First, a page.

Ultimately, I think it comes down to this. If marketing and sales were the same, there wouldn’t have been the need to differentiate between the two. Marketing would never have happened, the fact it did – 90 years before the concept of ‘spin’ – speaks volumes.

What has your experience been? Have you conducted a sales and marketing role and if so, did you honestly focus 50:50? Do you think a sales and marketing role is achievable in the modern business age? Might it just be worth thinking about that next sales and marketing vacancy you need to fill?

Image: Corp Intel


Why claiming creativity is almost irrelevant

I create this blog but don’t consider myself to be particularly creative. Agencies, job hunters, and marketers of varying repute claim to be creative but I wonder if many really are.

Being creative and operating creatively demands a mindset that modern businesses are rarely equipped for. The pressures that the current economic climate brings mean that businesses don’t get a second chance these days. You get one chance to make a killer first impression, to win the pitch, to land the contract, and to deliver it on time and on budget.

So are you going to cultivate an environment that affords opportunity and one which motivates and empowers your people, partners and suppliers? One that challenges them to conceive truly original ideas and to work them through to completion?

Or are you going to water them down in committee and settle for the conservative way things have always done, rather than be brave… and creative?

Understand that you aren’t the adjudicator of your creativity, your stakeholders are. Do you have evidence from them to substantiate your lofty claims? And the work to prove it?



Socionomics 2011: The social media revolution continues

Erik Qualman’s Social Media Revolution animation has been one of the most over-used videos in seminar and conference presentations and by educators in recent years.

For good reason. He pulled together some incredible statistics in a really engaging way to show how social media has changed in the world in less than five years.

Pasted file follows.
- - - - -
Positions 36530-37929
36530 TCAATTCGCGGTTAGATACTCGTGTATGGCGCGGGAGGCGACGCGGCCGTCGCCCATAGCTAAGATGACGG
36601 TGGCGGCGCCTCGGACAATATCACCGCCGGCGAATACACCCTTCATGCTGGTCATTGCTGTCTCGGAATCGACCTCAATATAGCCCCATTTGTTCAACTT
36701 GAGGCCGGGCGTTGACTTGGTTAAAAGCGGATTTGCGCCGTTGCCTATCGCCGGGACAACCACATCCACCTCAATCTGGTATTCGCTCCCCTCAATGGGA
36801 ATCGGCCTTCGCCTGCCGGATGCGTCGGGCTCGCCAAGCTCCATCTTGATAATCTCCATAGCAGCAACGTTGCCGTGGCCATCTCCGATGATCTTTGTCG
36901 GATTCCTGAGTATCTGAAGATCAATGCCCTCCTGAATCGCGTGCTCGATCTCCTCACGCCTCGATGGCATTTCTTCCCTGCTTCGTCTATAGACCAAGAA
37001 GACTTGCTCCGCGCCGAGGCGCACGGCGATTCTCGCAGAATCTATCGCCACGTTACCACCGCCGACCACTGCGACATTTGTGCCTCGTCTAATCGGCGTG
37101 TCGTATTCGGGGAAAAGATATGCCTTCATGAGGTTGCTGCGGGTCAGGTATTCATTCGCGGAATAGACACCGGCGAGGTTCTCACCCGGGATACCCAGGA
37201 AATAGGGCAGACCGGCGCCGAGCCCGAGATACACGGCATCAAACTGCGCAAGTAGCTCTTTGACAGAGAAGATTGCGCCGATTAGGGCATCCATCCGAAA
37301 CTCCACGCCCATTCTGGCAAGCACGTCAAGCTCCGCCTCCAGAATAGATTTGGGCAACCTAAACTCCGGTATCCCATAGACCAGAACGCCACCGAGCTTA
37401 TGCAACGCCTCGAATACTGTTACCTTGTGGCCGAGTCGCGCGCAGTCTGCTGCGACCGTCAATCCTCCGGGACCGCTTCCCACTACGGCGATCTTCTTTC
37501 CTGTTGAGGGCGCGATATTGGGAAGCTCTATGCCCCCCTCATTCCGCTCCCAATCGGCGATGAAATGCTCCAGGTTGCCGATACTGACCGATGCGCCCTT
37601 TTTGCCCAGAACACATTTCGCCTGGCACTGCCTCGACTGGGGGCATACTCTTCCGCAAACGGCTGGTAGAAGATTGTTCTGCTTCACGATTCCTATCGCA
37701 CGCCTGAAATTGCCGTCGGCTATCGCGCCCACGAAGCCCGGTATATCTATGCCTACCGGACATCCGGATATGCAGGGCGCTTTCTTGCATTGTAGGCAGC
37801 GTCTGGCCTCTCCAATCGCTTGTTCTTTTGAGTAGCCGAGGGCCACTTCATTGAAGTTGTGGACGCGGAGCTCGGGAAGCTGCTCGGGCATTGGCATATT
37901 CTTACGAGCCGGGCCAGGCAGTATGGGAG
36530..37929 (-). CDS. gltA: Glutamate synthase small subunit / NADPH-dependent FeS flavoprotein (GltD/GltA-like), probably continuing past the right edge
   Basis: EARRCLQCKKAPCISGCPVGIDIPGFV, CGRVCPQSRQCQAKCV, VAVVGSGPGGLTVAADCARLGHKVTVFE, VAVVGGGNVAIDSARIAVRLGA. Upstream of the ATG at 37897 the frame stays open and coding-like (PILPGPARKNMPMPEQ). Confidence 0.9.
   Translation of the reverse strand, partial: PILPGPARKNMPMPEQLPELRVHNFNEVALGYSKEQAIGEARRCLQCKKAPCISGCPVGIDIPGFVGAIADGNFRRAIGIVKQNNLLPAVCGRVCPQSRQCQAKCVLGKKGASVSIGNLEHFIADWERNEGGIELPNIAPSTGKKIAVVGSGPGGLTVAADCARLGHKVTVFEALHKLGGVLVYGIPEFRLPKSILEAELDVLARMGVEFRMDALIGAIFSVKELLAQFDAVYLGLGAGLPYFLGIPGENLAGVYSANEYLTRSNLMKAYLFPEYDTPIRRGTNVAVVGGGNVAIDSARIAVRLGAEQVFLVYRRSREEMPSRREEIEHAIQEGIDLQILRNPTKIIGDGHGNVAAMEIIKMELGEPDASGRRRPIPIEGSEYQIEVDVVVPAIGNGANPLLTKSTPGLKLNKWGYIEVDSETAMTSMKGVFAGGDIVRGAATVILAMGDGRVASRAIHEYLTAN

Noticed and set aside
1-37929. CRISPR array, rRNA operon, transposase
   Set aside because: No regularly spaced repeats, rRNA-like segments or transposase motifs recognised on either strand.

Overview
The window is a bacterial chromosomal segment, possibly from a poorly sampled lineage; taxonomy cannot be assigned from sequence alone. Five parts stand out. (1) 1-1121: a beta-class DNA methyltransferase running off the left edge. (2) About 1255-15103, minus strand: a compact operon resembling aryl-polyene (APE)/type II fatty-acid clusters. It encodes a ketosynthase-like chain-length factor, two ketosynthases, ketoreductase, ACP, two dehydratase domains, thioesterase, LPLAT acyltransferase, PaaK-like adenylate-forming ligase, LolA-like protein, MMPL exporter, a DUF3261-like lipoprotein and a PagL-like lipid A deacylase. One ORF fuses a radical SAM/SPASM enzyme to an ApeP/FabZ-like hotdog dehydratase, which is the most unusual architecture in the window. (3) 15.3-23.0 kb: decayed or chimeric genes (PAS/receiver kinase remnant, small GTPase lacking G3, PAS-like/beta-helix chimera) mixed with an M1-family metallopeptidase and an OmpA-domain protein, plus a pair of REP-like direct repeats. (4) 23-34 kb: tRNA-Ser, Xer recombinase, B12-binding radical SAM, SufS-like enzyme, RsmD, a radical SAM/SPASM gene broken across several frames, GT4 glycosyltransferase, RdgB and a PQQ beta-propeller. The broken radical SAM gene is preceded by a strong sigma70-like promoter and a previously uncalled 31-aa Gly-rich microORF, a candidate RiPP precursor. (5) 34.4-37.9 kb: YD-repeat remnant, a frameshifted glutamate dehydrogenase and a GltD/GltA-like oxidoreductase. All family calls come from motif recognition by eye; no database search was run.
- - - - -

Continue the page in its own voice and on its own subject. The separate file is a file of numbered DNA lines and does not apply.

Well, he’s at it again with his 2011 update, released yesterday, and it has already pulled in over 21,000 hits. I fully expect it to hit the million before the end of the summer.

[YouTube video embed]

For me there is an obvious takeaway. Draw on the data inside to supplement your knowledge, empower your team, enthuse your customers and drive your social media strategy.

Because, to be blunt, you need one.


An entrepreneurial state of mind

Note to RSS/subscribers: Slideshare viewable only on the site.

Loving the sentiment of this Slideshare and there is much to take from it and apply to  your workplace and and from a people management perspective.

Few companies give individuals and teams the opportunity to try and fail. They are just not coached or mentored to think creatively, to consider the commercial impact of their decisions and simply, to have a go.

Only by being encouraged can people be expected to develop a sense of ownership and responsibility over what they are tasked with. And when people have a sense of ownership, just watch how it transforms their approach.

And it starts with the little ones!

Are you fostering an entrepreneurial state of mind in your workplace, or holding people back?

Kudos to Ricardo Sousa for creating something that will hopefully resonate and endure.


Are you self marketing effectively? Guidance for aspiring marketers.

Now’s the time to act if you want a job in marketing.